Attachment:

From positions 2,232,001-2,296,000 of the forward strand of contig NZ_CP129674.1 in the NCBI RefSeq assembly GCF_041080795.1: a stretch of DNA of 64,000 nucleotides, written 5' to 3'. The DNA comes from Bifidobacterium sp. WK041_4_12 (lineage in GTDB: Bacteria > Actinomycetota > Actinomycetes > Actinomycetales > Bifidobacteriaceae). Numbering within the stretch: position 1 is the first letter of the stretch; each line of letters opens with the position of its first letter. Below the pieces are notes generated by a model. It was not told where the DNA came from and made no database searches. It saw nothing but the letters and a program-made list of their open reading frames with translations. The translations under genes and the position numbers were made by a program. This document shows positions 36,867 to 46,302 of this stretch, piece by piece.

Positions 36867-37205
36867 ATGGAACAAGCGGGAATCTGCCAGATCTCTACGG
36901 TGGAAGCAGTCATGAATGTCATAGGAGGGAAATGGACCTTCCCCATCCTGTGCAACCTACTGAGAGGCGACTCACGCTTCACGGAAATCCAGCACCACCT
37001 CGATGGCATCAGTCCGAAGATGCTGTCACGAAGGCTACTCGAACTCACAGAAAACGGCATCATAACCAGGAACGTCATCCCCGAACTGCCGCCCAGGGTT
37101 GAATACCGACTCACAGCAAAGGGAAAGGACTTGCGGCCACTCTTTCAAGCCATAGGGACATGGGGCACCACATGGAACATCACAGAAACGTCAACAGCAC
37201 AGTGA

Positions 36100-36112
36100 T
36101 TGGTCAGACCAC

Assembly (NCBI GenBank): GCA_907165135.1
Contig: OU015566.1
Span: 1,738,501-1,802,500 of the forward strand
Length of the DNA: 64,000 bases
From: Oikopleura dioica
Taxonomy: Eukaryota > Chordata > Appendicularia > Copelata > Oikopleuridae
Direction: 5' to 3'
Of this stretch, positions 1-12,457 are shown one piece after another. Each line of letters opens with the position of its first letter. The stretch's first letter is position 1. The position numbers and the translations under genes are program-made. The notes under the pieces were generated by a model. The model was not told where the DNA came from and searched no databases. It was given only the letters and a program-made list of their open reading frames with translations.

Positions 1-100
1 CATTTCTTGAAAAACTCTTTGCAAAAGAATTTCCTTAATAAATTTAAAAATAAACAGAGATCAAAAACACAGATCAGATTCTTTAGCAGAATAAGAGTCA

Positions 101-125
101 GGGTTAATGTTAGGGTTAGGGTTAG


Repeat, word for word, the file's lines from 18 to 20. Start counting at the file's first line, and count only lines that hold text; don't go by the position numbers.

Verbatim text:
Of this stretch, positions 1-12,457 are shown one piece after another. Each line of letters opens with the position of its first letter. The stretch's first letter is position 1. The position numbers and the translations under genes are program-made. The notes under the pieces were generated by a model. The model was not told where the DNA came from and searched no databases. It was given only the letters and a program-made list of their open reading frames with translations.

Positions 1-100
1 CATTTCTTGAAAAACTCTTTGCAAAAGAATTTCCTTAATAAATTTAAAAATAAACAGAGATCAAAAACACAGATCAGATTCTTTAGCAGAATAAGAGTCA